This is my VideoLabs ScholasticCam desktop video camera from 1999, a sort of TV camera on a goose-neck mount that based on it’s name seems to have been intended for classroom use.
Oddball stuff like this is why I love the Village Thrift on State Road in Cuyahoga Falls. At other thrift stores you’re lucky to get a smattering of mundane electronics like old TVs and VCRs. At Village, they do have an electronics section but they also have another section that’s just a long set of shelves full off everything imaginable: Housewares, videogames, cookware, audiobooks, sporting goods, board games. medical supplies, etc. On a typical trip to Village Thrift my Dad and I will scrutinize these shelves several times because lost in the piles can be real gems.
The ScholasticCam is one of those things that you see out of the corner of your eye and think “What is that?”
When I spotted this thing I was hoping it was a web cam that magnified so that you could capture close up images of small objects on a PC. It turns out that it’s a bit too early for that. It’s actually a tiny TV camera attached to S-Video and Composite outputs.
The box implies that you can use it as a web cam but when you read the fine print it says in order to use it like that you need a video capture device on your computer, which they do not supply.
On the other side of the box it looks like VideoLabs sold a line of similar cameras for other purposes. I would love to have the model that attaches to a microscope.
At first it looks like the ScholasticCam does not have any obvious controls. The base has nothing whatsoever other than a connector for the power/video-out dongle and the VideoLabs logo.
There’s a power button and indicator light on the camera.
What’s not immediately obvious is how to focus the camera. See that cone-shaped thing at the bottom of the camera? That twists for focus. It feels a little too free and loose when it turns. I would prefer something a bit more smooth and firm.
One problem I noticed is that focusing the camera inevitably bumps it slightly out of position. You end up having to very delicately twist the focus while watching your video source to see how you’re doing. It seems like twisting in one direction and looking in another leads to more camera bumping.
To it’s credit, the ScholasticCam is built like a tank. The base is well weighted so that you can bend the neck very far without it having balance issues.
I was very curious to see what this camera’s pictures looked like on a computer. I don’t have any modern video capture equipment but I do have this Dazzle Digital Video Creator USB (circa 2000) that I found at the Midway Plaza Goodwill in Akron (it’s a pretty safe bet it will show up in a future blog entry).
The Dazzle, like many PC peripherals of it’s day, does not have drivers for modern versions of Windows (Vista, 7 and 8). I had to pull out the old Gateway Pentium 4 I used in college to fire up Windows XP and install the Dazzle’s drivers. I quickly discovered that with the Dazzle the image doesn’t update on screen at full speed. You can output to a TV and see a 30-fps view of what you are capturing, but I was too lazy to hook that up. So, making fine adjustments to the ScholasticCam while watching in 5-fps on the computer screen was a bit of a pain.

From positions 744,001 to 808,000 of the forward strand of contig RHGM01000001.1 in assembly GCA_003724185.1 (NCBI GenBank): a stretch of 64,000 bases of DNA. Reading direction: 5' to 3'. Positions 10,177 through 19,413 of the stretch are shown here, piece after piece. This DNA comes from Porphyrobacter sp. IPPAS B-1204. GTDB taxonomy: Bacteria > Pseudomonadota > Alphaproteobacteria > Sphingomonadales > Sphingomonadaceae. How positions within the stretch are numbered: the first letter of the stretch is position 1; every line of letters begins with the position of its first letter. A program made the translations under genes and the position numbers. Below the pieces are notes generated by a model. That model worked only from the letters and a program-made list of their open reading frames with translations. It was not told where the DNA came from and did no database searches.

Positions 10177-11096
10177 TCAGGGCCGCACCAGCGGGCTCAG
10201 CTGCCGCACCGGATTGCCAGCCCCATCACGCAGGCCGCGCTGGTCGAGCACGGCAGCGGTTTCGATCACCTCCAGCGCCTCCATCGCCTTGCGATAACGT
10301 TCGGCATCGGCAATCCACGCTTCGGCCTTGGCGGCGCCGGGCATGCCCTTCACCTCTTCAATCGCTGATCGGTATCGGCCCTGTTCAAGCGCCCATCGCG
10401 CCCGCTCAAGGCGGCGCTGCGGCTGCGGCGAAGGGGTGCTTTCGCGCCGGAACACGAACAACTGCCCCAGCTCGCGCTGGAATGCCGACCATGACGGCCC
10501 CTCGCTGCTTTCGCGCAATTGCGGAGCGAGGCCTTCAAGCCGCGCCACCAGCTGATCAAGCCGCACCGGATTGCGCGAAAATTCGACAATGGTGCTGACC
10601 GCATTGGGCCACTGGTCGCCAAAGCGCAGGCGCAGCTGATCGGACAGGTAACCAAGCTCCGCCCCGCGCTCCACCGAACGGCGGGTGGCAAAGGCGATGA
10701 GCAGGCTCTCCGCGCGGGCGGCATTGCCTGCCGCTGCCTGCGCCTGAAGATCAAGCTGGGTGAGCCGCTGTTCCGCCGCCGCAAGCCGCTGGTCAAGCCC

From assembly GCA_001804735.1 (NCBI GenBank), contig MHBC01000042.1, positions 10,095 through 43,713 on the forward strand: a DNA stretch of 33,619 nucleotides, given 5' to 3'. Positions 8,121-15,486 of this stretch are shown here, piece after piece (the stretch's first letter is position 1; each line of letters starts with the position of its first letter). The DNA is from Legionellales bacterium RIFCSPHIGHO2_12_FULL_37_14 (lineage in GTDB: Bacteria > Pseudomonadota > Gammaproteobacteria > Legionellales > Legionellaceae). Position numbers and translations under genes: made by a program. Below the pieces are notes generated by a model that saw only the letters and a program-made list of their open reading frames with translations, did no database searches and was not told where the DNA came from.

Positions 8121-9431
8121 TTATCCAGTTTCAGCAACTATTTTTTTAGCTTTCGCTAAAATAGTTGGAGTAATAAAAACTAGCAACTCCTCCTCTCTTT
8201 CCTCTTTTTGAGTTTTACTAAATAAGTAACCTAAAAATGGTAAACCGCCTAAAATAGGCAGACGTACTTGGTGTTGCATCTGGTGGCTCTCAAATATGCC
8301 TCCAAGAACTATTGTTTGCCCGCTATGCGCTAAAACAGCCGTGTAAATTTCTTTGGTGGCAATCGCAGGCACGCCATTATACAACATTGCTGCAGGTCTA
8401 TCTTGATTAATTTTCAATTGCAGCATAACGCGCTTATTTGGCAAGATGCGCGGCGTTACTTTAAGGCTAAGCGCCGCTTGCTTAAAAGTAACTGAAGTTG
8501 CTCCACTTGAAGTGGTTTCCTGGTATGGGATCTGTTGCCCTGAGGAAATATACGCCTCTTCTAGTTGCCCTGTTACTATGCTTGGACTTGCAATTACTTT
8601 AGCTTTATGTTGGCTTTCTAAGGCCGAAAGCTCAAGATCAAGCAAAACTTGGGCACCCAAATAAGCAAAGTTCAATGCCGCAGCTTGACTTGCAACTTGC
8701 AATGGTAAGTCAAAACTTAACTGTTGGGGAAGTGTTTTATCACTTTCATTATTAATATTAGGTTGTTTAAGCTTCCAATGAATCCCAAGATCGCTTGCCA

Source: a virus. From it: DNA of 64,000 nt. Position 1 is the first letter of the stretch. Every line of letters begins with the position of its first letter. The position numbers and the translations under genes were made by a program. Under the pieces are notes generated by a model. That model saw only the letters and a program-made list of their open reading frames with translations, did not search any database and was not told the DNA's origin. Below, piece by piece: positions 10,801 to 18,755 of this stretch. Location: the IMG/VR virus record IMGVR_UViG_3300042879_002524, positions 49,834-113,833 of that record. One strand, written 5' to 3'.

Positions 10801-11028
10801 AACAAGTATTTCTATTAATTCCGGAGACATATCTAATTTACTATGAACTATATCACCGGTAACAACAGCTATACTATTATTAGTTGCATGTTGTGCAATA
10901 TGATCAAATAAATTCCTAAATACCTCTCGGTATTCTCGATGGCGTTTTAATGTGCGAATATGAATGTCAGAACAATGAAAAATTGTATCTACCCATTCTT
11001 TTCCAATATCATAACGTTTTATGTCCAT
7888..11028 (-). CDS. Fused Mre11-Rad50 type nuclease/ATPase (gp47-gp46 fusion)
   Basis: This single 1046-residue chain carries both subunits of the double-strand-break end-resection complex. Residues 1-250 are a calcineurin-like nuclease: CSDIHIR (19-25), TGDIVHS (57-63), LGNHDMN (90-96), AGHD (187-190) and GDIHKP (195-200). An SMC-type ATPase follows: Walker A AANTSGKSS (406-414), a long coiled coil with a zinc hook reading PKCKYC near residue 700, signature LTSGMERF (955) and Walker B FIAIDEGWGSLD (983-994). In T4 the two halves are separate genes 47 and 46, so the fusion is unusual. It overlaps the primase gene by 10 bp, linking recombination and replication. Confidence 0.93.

The Dazzle is sitting on top of the Gateway mini-tower and the ScholasticCam is sitting on the table with some objects I want to look at.
The first time I tried hooking up the ScholasticCam and the Dazzle to the Gateway it was at night and I quickly found that the lamp I had on in this room was not providing enough illumination for the ScholasticCam. So I improvised with a little LED light with legs.
The next day I moved into the living room so that I could try some images under daylight.
This 2012 Hawaii Volcanoes America the Beautiful Quarter presents a difficult target to image. Keep in mind that this is connected via S-Video (which is alright, but not great) through a low-grade video capture device and JPEG compressed. This is under the artificial lighting at night. As I said before, focusing was difficult because every time you focus you bump the camera.
There are a lot of strange color aberrations and much of the detail on the eruption was been lost.
This image taken with daylight is a little better. At least you can see the eruption.
One of the problems is that large focus cone ring on the ScholasticCam does not do you any favors for lighting. It would be better if it had a built-in lamp on the camera.
Here’s another coin, a 1964 Kennedy Half Dollar. First, under artificial lighting.
We see more of those color aberrations but the details are good. And now, under daylight.
The colors are bit better under daylight. But, the color fidelity on this camera, and the resolution it outputs at makes everything look like it’s being taken underwater by a submarine.
Something else I noticed is a spherical aberration in the lens. This TextelFX² chip is clearly supposed to be square.
This Intel 486 chip is also supposed to be square.
I spent some time trying to focus this image of the serial number on the bottom of this Apple Desktop Bus Mouse for some time and I thing I got a good example of what a properly focused image looks like.
Honestly, it seems like my iPad gets better images than this.
Now, it could be that without having the manual to this thing, I’m not giving the ScholasticCam a fair shake. It also could be that this camera is not intended for taking such close up images. But it seems like this well built and obviously highly engineered camera from the late-1990s has been thoroughly outclassed since then. It also reminds me that phone camera tech was producing images of similar quality to this just a few years ago. It makes you appreciate how far CCD technology has come.